The present work is based on the primary results obtained in a modelling study preformed in the Bulgarian National Institute of Meteorology and Hydrology (NIMH), in the frame of the EC FP6 Project “Central and Eastern Europe Climate Change Impact and Vulnerability Assessment” (CECILIA) program. CECILIA’s primary mission was to improve the understanding of local climate change in Central and Eastern Europe and its impacts on forestry, agriculture, hydrology and air quality. The main objective of the project was to deliver a climate change impact and vulnerability assessment in targeted areas of Central and Eastern Europe. Emphasis is given to applications of regional climate modelling studies at a resolution of 10 km for local impact studies in key sectors of the region Juda-Rezler et al (2012). Specific tasks of the activities in CECILIA’s workpackage 7 (WP7) was to study the impacts of climate change on health and air quality (photochemistry of air pollution, aerosols). For this purpose special modellig system (Syrakov et al 2010; Syrakov et al 2011) was build in NIMH - BAS Sofia, which computational core is the US EPA Models-3 (Byun and Ching 1999, Byun and Schere 2006) air quality modelling, consisting of:
CMAQ - Community Multi-scale Air Quality model being the CTM of the Models-3 System;
MM5 - the 5th generation PSU/NCAR Meso-meteorological Model used as meteorological pre-processor to CMAQ, and
SMOKE - Sparse Matrix Operator Kernel Emissions Modelling System being the emission pre-processor to CMAQ.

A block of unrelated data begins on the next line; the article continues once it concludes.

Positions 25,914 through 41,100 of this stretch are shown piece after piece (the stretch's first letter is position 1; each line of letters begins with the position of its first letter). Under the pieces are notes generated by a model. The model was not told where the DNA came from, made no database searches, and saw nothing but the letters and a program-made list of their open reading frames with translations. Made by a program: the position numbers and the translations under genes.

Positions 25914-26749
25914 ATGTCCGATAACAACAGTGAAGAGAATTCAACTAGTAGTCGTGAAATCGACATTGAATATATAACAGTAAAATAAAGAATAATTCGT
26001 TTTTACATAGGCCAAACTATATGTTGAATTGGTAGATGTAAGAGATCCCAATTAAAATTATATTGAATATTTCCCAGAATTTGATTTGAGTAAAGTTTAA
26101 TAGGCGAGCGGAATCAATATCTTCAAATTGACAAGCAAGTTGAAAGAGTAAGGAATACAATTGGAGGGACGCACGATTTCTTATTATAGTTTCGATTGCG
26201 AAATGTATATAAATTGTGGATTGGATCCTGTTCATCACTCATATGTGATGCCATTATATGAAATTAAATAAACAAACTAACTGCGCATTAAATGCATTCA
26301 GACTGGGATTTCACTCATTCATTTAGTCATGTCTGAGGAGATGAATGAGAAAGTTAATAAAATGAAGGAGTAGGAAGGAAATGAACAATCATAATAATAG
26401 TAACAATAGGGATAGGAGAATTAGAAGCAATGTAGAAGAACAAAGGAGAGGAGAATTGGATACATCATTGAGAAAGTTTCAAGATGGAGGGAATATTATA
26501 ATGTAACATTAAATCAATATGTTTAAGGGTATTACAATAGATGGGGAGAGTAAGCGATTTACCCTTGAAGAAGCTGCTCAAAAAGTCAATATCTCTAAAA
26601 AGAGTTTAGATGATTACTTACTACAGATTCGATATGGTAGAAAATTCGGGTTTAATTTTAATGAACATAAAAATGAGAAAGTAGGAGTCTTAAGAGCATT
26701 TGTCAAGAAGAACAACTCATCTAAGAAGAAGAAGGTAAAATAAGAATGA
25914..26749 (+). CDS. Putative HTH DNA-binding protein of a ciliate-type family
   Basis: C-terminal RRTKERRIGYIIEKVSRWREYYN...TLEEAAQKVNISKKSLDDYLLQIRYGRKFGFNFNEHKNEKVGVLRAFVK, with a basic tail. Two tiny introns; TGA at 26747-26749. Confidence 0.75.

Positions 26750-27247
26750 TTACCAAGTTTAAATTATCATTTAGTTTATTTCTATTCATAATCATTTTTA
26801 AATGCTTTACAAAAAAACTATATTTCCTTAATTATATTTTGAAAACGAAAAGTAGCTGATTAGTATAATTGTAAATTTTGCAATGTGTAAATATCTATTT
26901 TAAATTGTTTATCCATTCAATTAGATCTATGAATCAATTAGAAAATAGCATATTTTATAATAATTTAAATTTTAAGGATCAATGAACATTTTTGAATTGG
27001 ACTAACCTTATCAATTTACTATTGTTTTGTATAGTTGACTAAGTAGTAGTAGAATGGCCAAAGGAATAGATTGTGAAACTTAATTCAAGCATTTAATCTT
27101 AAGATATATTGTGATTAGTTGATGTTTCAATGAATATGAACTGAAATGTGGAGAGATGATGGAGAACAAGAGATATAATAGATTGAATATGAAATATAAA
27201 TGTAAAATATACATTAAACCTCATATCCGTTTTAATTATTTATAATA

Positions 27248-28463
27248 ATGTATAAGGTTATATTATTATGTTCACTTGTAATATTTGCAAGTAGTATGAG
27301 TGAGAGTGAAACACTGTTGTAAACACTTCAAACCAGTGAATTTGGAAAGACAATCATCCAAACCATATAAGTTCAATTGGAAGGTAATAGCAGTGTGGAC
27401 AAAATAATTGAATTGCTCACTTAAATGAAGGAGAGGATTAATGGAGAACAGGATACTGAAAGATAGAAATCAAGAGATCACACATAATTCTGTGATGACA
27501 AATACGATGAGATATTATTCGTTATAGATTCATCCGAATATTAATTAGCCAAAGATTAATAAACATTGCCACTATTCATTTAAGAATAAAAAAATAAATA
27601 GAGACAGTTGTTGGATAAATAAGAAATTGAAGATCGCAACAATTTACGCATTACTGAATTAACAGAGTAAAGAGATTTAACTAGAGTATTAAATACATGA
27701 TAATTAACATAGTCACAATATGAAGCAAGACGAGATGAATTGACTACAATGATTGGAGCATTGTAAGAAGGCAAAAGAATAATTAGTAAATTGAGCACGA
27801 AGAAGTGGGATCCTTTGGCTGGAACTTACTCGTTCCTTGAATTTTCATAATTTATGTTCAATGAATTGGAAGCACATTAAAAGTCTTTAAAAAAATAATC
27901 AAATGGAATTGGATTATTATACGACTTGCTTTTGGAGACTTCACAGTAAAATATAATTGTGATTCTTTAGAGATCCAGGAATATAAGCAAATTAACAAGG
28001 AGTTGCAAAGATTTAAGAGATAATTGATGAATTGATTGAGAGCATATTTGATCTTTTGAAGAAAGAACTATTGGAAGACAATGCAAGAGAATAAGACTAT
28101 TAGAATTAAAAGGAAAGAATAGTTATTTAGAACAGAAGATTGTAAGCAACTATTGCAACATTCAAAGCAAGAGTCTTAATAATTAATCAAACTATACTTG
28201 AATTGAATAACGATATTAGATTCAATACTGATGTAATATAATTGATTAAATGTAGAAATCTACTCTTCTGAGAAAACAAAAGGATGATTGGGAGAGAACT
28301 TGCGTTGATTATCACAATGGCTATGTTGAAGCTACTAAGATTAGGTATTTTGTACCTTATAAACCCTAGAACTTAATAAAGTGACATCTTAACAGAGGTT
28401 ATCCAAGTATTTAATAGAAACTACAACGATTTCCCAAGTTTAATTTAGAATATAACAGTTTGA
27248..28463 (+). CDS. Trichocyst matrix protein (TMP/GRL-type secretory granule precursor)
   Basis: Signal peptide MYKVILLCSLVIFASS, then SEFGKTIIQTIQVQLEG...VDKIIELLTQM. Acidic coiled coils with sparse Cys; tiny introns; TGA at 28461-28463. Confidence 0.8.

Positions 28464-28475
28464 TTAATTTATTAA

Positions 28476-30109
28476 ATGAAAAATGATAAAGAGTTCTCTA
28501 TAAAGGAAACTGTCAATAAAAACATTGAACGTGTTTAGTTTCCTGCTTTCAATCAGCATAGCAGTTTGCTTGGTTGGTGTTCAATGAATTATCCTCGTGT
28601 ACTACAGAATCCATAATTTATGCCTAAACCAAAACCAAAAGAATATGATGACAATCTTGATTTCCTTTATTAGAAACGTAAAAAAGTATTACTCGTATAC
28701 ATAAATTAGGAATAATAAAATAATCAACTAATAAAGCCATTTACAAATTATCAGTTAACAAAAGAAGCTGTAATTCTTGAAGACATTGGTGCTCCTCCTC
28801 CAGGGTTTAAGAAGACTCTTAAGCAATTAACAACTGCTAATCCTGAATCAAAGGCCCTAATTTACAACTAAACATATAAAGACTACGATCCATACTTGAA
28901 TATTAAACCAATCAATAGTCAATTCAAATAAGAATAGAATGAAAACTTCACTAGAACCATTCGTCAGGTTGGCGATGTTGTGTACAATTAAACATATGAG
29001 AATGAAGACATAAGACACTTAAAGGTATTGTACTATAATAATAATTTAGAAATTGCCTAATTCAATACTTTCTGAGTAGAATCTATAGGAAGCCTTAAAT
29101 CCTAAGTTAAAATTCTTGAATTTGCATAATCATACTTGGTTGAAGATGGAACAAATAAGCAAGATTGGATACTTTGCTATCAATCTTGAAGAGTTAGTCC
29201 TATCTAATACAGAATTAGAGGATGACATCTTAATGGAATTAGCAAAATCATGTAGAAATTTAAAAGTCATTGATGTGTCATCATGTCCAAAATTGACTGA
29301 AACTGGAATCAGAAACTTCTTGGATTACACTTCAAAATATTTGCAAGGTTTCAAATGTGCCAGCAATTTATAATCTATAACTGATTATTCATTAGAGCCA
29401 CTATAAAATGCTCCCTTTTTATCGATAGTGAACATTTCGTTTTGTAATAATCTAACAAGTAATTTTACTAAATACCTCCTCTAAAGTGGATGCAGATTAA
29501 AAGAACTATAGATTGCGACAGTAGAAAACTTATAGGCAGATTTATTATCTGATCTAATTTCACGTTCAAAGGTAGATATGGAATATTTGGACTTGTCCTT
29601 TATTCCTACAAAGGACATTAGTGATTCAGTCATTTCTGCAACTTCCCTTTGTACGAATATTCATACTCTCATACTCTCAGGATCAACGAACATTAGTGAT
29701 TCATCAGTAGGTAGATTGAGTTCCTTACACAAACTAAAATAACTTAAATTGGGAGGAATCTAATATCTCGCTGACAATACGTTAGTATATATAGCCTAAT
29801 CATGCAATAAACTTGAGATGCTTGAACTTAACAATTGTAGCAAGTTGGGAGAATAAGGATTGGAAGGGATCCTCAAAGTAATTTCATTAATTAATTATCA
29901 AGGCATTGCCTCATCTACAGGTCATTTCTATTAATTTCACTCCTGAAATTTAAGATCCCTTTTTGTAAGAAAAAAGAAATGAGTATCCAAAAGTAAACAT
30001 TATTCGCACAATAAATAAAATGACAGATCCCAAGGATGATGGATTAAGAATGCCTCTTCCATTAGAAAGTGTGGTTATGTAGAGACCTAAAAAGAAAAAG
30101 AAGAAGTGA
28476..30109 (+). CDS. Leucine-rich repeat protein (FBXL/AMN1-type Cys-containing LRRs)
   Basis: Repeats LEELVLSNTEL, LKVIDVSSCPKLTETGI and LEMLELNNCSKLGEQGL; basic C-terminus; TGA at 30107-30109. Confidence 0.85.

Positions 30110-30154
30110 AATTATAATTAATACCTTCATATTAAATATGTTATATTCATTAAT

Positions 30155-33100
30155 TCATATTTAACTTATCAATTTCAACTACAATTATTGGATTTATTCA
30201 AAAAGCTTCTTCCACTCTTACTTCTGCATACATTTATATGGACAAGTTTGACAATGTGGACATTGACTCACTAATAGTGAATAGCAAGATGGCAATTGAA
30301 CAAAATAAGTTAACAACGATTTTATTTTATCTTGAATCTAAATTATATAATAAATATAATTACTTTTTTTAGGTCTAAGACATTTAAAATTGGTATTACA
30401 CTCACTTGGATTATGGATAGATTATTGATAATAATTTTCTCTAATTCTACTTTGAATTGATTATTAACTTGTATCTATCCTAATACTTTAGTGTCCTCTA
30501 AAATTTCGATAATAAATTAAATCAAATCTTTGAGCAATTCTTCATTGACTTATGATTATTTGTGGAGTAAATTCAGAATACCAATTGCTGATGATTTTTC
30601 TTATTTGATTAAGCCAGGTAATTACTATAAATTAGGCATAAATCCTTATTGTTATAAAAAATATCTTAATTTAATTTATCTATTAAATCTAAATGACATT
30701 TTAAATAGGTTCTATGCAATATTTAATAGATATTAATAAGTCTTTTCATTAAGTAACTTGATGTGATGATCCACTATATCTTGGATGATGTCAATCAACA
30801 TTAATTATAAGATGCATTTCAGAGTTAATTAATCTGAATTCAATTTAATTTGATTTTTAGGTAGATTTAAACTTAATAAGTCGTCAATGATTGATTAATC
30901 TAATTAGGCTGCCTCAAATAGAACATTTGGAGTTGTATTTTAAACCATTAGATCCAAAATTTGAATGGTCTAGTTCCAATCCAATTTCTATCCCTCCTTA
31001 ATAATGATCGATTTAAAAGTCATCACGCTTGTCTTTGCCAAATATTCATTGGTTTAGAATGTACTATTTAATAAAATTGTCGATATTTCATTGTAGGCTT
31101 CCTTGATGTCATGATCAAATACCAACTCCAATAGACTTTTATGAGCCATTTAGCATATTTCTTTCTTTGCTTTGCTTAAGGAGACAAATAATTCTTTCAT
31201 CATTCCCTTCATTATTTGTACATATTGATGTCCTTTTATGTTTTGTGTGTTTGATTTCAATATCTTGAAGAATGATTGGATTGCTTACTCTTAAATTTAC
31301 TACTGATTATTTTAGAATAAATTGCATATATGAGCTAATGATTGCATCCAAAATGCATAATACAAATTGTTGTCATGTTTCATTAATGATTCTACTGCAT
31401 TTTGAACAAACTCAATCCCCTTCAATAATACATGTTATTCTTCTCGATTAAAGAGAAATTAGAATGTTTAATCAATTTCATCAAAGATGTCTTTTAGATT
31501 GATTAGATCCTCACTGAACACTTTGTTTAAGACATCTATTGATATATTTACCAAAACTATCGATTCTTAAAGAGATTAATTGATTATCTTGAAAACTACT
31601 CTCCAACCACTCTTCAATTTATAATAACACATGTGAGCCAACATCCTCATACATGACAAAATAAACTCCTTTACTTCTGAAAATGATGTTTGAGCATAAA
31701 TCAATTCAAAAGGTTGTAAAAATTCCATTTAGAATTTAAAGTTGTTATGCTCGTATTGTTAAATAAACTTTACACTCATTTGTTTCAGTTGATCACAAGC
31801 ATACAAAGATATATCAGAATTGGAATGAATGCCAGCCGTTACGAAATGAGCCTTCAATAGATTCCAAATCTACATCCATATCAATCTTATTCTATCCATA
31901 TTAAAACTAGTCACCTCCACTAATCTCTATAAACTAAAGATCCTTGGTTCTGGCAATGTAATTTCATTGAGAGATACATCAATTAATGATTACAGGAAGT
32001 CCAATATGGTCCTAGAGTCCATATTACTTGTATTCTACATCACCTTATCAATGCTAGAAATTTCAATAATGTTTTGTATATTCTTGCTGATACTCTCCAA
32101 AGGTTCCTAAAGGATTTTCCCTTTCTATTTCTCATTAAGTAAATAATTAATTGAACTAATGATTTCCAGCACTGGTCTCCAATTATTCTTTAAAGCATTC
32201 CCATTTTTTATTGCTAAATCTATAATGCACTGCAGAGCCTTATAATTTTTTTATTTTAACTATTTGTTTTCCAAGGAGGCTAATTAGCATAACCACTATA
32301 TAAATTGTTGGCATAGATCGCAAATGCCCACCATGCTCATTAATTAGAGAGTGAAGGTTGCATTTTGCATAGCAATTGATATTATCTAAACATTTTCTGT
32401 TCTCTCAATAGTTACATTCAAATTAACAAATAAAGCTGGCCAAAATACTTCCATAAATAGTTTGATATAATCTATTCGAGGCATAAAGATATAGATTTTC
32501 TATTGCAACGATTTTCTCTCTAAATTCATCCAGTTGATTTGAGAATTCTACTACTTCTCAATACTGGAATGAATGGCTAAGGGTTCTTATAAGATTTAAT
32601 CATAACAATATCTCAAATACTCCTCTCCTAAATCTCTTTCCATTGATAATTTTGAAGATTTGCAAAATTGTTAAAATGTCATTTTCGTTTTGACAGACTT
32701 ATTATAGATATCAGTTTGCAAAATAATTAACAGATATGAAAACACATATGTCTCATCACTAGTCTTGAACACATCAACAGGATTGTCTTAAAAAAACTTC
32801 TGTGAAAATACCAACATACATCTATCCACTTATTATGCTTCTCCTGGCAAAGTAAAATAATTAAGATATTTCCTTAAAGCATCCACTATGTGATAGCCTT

A number of interfaces (Linux scripts and FORTRAN codes) are created as to link those models with different types input information in a system able to perform long term calculations. Meteorological driver of the system is the ALADIN weather forecasting model Spiridonov et al. (2005) operating in this case in special mode. In spite MM5 performs full meteorological modelling, here it is used as a kind of dynamical pre-processor in space and time. The domain’s vertical profile contained 23 σ-levels of varying thickness, extending up to 100 hPa height. Proper physical options are set in MM5. The speciation procedure is dependent on the Chemical Mechanism (CM) used. CMAQ supports different CMs. Here, the Carbon Bond, v.4 (CB4) is exploited. The basis of the CB-4 mechanism is that reactivity of organic compounds in the atmosphere can reasonably be simulated by mechanism species that represent different carbon bond types. In the time passing CB4 has undergone several changes since its publication. In particular particle mater chemistry is added. In the used Version 4.6 of CMAQ the CB4 is upgraded with the Version 1.7 of ISORROPIA aerosol model Nenes et al. (1998). According to this combined mechanism (CB4-aero3) 10 organic and 5 PM2.5 spices are input in addition to the other inorganic gases. Most of the organic species in CB4 represent carbon-carbon bond types, but ethene (ETH), isoprene (ISOP) and formaldehyde (FORM) are represented explicitly. A new method for computing the vertical velocity has been implemented which follows the omega calculation in the Weather Research and Forecasting (WRF) model but using CMAQ’s advection schemes to compute horizontal mass divergence. It’s a two step process where first the continuity equation is integrated through the column to get the change in column mass and then solve for omega layer-by-layer using the horizontal mass divergence. The new scheme is much less diffusive in the upper layers because it is constrained to have zero flux at the model top. The dry deposition is modeled using the electrical resistance method. The wet removal processes can proceed first with the cloud droplet formation via several mechanisms including heterogeneous nucleation and aerosol activation, then with in-cloud scavenging by existing cloud droplets or below-cloud scavenging by falling precipitation or both. All of these processes influence the amount and composition of the ground-level rainwater. Therefore, an accurate parameterization scheme, describing all these processes is incorporated in the system.